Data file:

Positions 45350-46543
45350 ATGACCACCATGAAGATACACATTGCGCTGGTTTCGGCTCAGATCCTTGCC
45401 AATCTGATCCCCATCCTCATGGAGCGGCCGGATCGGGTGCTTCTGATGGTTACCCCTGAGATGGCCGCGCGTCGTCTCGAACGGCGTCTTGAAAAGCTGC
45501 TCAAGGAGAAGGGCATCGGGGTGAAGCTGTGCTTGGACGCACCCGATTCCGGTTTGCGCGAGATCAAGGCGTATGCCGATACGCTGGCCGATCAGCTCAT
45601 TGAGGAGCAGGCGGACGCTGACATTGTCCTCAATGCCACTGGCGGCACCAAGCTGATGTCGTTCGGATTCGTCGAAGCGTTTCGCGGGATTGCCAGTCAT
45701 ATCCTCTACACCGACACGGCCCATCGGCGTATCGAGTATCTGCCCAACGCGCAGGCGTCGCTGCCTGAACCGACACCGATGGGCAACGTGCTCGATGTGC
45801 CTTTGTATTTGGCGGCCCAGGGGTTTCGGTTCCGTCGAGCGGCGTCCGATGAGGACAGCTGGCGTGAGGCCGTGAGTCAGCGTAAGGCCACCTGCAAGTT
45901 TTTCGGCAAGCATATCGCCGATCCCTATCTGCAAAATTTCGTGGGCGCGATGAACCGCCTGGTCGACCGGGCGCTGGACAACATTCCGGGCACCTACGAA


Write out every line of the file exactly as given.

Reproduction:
Positions 45350-46543
45350 ATGACCACCATGAAGATACACATTGCGCTGGTTTCGGCTCAGATCCTTGCC
45401 AATCTGATCCCCATCCTCATGGAGCGGCCGGATCGGGTGCTTCTGATGGTTACCCCTGAGATGGCCGCGCGTCGTCTCGAACGGCGTCTTGAAAAGCTGC
45501 TCAAGGAGAAGGGCATCGGGGTGAAGCTGTGCTTGGACGCACCCGATTCCGGTTTGCGCGAGATCAAGGCGTATGCCGATACGCTGGCCGATCAGCTCAT
45601 TGAGGAGCAGGCGGACGCTGACATTGTCCTCAATGCCACTGGCGGCACCAAGCTGATGTCGTTCGGATTCGTCGAAGCGTTTCGCGGGATTGCCAGTCAT
45701 ATCCTCTACACCGACACGGCCCATCGGCGTATCGAGTATCTGCCCAACGCGCAGGCGTCGCTGCCTGAACCGACACCGATGGGCAACGTGCTCGATGTGC
45801 CTTTGTATTTGGCGGCCCAGGGGTTTCGGTTCCGTCGAGCGGCGTCCGATGAGGACAGCTGGCGTGAGGCCGTGAGTCAGCGTAAGGCCACCTGCAAGTT
45901 TTTCGGCAAGCATATCGCCGATCCCTATCTGCAAAATTTCGTGGGCGCGATGAACCGCCTGGTCGACCGGGCGCTGGACAACATTCCGGGCACCTACGAA